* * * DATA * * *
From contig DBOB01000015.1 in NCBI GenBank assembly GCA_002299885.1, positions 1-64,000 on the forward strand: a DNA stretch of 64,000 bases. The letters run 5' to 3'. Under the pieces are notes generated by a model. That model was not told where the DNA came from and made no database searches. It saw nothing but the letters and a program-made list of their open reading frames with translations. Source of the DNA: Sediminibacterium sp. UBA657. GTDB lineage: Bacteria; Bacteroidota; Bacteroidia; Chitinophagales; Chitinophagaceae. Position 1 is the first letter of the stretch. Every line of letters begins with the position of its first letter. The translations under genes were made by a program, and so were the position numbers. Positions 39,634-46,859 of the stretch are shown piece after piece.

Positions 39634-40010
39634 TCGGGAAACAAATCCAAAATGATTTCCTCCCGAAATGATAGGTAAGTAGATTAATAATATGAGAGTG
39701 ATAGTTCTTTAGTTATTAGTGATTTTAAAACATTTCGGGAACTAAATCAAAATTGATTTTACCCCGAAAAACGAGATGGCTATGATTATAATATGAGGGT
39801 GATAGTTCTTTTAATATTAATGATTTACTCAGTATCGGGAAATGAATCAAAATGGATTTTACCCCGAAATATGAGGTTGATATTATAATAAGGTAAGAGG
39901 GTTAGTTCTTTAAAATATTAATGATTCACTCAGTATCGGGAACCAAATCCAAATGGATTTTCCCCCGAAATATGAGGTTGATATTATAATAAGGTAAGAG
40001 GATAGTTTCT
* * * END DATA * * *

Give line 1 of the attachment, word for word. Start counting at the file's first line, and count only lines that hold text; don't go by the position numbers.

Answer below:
From contig DBOB01000015.1 in NCBI GenBank assembly GCA_002299885.1, positions 1-64,000 on the forward strand: a DNA stretch of 64,000 bases. The letters run 5' to 3'. Under the pieces are notes generated by a model. That model was not told where the DNA came from and made no database searches. It saw nothing but the letters and a program-made list of their open reading frames with translations. Source of the DNA: Sediminibacterium sp. UBA657. GTDB lineage: Bacteria; Bacteroidota; Bacteroidia; Chitinophagales; Chitinophagaceae. Position 1 is the first letter of the stretch. Every line of letters begins with the position of its first letter. The translations under genes were made by a program, and so were the position numbers. Positions 39,634-46,859 of the stretch are shown piece after piece.